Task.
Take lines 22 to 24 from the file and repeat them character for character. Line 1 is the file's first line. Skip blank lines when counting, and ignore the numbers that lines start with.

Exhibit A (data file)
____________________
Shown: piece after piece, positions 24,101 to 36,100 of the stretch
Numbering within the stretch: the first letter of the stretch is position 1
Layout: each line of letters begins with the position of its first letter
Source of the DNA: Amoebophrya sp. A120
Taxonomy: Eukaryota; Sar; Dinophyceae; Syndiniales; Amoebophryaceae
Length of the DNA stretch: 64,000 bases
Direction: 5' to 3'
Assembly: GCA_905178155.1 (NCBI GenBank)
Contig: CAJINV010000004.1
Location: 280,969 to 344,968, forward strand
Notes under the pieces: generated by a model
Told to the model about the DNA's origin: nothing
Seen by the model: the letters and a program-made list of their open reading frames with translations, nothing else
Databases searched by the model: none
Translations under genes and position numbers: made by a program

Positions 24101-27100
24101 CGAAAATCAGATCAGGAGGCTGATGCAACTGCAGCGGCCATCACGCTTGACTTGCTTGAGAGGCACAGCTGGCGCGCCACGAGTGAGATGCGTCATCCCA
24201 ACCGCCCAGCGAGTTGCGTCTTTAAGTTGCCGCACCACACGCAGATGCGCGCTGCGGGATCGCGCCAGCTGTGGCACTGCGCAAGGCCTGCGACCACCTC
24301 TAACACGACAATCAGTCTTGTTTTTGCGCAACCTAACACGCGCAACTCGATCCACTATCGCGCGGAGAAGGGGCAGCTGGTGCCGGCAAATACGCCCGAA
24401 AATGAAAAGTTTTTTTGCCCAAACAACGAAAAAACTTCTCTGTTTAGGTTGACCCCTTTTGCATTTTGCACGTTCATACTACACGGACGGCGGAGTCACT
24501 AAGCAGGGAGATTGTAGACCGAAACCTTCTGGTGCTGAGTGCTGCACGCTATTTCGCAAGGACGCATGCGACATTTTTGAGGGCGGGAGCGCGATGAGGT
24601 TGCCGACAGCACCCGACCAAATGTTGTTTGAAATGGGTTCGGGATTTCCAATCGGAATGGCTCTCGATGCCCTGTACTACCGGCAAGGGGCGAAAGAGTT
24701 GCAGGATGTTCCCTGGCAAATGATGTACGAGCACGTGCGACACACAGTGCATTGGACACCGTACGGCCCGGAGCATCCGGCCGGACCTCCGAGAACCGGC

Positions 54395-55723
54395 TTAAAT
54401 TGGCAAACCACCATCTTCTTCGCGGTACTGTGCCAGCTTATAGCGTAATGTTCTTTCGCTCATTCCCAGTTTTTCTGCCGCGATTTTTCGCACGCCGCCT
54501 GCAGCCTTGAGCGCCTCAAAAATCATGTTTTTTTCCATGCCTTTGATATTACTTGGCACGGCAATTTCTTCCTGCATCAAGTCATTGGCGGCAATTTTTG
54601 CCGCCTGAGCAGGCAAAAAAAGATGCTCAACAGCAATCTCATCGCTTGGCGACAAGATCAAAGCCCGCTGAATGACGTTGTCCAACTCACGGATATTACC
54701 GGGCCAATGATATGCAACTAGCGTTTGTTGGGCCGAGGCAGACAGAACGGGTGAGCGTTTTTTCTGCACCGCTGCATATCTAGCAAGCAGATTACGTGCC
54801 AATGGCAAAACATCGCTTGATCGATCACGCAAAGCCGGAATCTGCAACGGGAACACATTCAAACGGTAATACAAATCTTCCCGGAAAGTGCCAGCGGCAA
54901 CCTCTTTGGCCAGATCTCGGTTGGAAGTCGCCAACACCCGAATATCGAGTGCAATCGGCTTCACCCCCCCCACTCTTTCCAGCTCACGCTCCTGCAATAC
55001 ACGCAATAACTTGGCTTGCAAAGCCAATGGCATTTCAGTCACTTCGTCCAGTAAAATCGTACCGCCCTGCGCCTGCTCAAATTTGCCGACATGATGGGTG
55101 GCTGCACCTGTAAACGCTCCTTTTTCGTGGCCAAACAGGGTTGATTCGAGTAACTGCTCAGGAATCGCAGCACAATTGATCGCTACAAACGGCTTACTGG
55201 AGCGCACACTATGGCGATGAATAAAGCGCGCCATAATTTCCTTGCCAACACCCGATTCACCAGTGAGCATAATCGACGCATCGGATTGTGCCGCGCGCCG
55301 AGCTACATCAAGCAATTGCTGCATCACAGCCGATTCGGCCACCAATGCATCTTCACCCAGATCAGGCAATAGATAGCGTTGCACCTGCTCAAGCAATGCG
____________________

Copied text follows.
24601 TGCCGACAGCACCCGACCAAATGTTGTTTGAAATGGGTTCGGGATTTCCAATCGGAATGGCTCTCGATGCCCTGTACTACCGGCAAGGGGCGAAAGAGTT
24701 GCAGGATGTTCCCTGGCAAATGATGTACGAGCACGTGCGACACACAGTGCATTGGACACCGTACGGCCCGGAGCATCCGGCCGGACCTCCGAGAACCGGC

Positions 54395-55723